There are two animals I identify with most: the dog
(obviously!) and the great horned owl. As a kid, I was obsessed with Spooky the Owl, mascot for the Boston Museum of Science—this owl became the focus of my life. Ever since San Diego Humane Society and Project Wildlife joined forces five years ago, I’ve had the best of both worlds, pets and wild animals alike. Project Wildlife rehabs and, when possible, releases over 12,000 animals each year, including my beloved owls. And for me, there’s nothing like seeing an owl released—it’s magnificent.
This issue of San Diego Pets is all about Project Wildlife and the great, often thankless work they do. Rescuing squirrels and opossums isn’t glamorous, but it’s crucial to the health of our ecosystem. We might even change your mind about so-called “nuisance animals”—did you know skunks eat black widow spiders? Or that bats help keep the mosquito population in check? Bottom line: Every animal has its place, and it’s up to us to find ways to coexist.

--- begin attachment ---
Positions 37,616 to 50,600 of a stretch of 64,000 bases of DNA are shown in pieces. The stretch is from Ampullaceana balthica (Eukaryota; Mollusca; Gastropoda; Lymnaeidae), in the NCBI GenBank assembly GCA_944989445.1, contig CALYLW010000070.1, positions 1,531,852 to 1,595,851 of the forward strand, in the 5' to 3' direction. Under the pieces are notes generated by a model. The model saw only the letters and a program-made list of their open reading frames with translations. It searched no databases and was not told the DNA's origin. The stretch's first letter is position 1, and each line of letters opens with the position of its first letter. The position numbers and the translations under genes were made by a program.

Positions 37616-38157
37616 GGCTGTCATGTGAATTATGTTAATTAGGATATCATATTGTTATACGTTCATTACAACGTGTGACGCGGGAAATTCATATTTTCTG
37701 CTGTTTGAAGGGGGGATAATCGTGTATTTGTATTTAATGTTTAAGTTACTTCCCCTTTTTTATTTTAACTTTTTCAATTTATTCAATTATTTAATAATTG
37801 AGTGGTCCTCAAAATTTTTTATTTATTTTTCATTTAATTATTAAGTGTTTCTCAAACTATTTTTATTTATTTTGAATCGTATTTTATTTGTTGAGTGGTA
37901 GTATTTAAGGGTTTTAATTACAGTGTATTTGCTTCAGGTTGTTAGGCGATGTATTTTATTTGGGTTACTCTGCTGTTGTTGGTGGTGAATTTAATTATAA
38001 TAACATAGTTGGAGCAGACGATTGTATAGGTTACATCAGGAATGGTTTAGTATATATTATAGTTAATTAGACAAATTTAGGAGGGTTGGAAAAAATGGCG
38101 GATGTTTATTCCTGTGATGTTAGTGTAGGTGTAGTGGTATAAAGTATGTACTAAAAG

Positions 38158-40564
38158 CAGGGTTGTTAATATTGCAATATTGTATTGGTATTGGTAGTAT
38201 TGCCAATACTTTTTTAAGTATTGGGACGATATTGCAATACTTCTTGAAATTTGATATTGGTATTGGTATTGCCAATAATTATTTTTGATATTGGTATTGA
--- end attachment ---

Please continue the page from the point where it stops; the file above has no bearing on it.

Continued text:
Similar to how pets and wild animals coexist but seldom directly interact, Project Wildlife and SDHS used to be passive partners. Since 2014 we’ve been in it together. Now Project Wildlife is spreading its wings and moving into a brand-new center complete with its own full-time vet (more on page 20). It wouldn’t have been possible without our supporters, including Pilar and Chuck Bahde, for whom the center is named, and Project Wildlife board member Rita Myers, who was instrumental in the planning process. (We named a room for her rescue raccoon Ollie.)
Education is part of Project Wildlife’s mission, too. It’s important to know what to do if you find a nest of baby rabbits or a fledgling on the ground (find out on page 7), especially now—spring is baby season. Project Wildlife is throwing a virtual baby shower to get ready. Check out the wish list on Amazon and while you’re there, choose SDHS as your preferred charity on Amazon Smile. Check our calendar for fun Wake Up with Wildlife lectures, too.
It’s a privilege to live in San Diego. It’s the most biodiverse part of the state. We have 320 species here, all as important as companion animals. There’s no reason not to help these animals—they’re part of what makes San Diego so unique.
Gary Weitzman, DVM, MPH, CAWA
President and CEO
San Diego Humane Society